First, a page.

The debate — fierce at times — is under way.
Gov. Earl Ray Tomblin announced Thursday that West Virginia will expand Medicaid under the federal health care overhaul, which would extend coverage to an estimated additional 91,500 uninsured, low-income residents.
The federal government has pledged to cover the entire cost for the first three years of the program. West Virginia gradually pays for a portion starting in 2017, peaking at 10 percent in 2020 and every year thereafter.
A financial analysis concluded that more than $5 billion in promised federal funds will cover nearly all of the resulting costs over the next decade. The report also calculates that West Virginia’s share of the burden during that time will increase by $375 million.
The Patient Protection and Affordable Care Act greatly expands public health care coverage. Last June, the U.S. Supreme Court ruled the act was constitutional, but mandating states to expand Medicaid coverage was not.
Tomblin was one of just two Democratic governors who had yet to choose whether to expand Medicaid, leaving Gov. Steve Beshear of neighboring Kentucky as the party’s last holdout. Seven Republican governors have pushed to expand Medicaid, including Ohio’s John Kasich. All told, 22 states and the District of Columbia are moving to expand Medicaid, while 14 have decided against it.
The federal law calls on states to extend Medicaid benefits to people who make less than 138 percent of the federal poverty line. That’s about $32,499 for a family of four. With one of the strictest limits among states, West Virginia now bars adults from enrolling if their household earns just one-fourth of that — $8,240 for a family of four.
The state Republican Party and Attorney General Patrick Morrisey, a Republican, strongly criticized the expansion.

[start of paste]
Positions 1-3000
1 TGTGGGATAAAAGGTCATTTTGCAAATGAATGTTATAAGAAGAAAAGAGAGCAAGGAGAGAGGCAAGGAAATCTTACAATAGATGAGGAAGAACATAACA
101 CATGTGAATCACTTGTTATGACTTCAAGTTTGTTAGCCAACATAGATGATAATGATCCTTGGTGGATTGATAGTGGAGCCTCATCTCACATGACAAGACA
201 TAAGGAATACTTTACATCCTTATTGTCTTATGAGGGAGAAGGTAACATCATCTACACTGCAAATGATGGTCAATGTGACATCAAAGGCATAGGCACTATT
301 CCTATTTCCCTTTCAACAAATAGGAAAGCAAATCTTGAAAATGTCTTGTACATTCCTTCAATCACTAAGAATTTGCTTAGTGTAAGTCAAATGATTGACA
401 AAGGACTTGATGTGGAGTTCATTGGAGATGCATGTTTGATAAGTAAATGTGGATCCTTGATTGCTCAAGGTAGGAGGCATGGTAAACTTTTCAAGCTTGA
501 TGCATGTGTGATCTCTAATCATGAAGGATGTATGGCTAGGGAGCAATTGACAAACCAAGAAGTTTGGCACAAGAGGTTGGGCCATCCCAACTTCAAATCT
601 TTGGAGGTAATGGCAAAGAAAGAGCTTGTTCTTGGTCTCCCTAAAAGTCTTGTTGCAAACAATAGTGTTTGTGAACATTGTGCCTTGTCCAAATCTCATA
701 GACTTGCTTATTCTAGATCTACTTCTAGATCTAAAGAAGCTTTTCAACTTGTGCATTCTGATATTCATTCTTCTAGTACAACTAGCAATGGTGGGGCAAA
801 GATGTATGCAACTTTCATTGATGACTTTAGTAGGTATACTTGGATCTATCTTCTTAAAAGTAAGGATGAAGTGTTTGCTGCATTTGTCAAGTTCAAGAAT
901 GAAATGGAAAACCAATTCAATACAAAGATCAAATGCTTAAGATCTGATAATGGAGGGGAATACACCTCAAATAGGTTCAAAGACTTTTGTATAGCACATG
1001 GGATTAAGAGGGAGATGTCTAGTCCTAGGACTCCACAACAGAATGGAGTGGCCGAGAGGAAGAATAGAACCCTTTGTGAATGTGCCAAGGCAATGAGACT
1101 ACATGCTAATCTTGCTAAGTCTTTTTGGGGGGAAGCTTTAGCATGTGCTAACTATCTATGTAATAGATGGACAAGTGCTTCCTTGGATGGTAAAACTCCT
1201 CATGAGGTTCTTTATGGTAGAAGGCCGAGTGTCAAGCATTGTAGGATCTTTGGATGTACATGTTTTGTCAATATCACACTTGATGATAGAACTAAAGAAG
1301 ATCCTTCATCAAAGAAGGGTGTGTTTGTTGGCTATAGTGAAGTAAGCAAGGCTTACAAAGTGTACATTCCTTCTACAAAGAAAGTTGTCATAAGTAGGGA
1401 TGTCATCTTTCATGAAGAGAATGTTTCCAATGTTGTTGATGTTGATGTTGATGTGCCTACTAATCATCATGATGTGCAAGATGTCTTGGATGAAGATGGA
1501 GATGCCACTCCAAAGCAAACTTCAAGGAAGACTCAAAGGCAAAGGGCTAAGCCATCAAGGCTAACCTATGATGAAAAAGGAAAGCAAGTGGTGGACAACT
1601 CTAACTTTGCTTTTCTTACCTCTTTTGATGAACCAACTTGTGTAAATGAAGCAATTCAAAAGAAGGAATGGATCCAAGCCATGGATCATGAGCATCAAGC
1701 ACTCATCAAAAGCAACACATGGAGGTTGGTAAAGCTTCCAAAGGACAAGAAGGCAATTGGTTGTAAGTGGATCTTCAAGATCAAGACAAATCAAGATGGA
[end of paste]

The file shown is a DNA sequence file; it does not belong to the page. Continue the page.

GOP Chairman Conrad Lucas, the Charleston Daily Mail reported, questioned whether the state could afford the change.
“While paying for the state’s portion of this expansion will be daunting enough today, does anyone really believe that the federal government will maintain its same level of Medicaid funding in the future when it is staring at a $16 trillion debt and desperately needs to reduce spending?” Morrisey, a vocal opponent of the federal health care overhaul, said in a press release.
Democrats, meanwhile, defended Tomlin’s position.
“The whole reason we fought so hard for health care reform was to finally find a way for every one of our fellow West Virginians, and especially those who struggle to get by day by day, to be able to see a doctor or nurse when they are sick,” said Jay Rockefeller, West Virginia’s senior senator.
United Health System President and CEO Tom Jones, meanwhile, cited how hospitals nationwide will lose $155 billion in federal payments over the next 10 years.
“This expansion of Medicaid in West Virginia will replace a significant portion of those cuts, and keep West Virginia hospitals financially healthy to serve our citizens,” Jones said at Thursday’s announcement.
We believe Tomblin made the correct decision to go forward with Medicaid expansion.
As noted, for the next three years there is a commitment in place for the federal government to pick up 100 percent of the added costs.
As Tomblin said, the decision can be revisited after those three years are up.
It’s also important to realize that during the debate over how health care costs are paid, the need doesn’t go away.
That has meant the inefficiency and expense of continual visits to the emergency room, delayed or insufficient treatment resulting in sicker patients, uncompensated care that batters budgets of health care facilities, and patients and families forced into bankruptcy by medical costs they have no chance to repay.
“We have to understand that there’s a considerable amount of uncompensated care that’s provided in our state and that, at the end of the day, the private sector and the taxpayer pay for that,” Dr. Christopher Plein, interim director of the School of Social Work at West Virginia University, said in an interview with West Virginia Public Radio. “If folks could get into a health care system, be in a managed-care system for example or a medical home, then ideally there will be less utilization of emergency rooms and more utilization of preventative care, wellness and regular primary care.”
No one believes the early years of health care reform will be smooth. We hope, though, it can be more than a time for political battle as we come to grip with the fact that care is not “free” but we don’t say “tough luck” to the poorest and sickest among us.
The debate — fierce at times — is under way.
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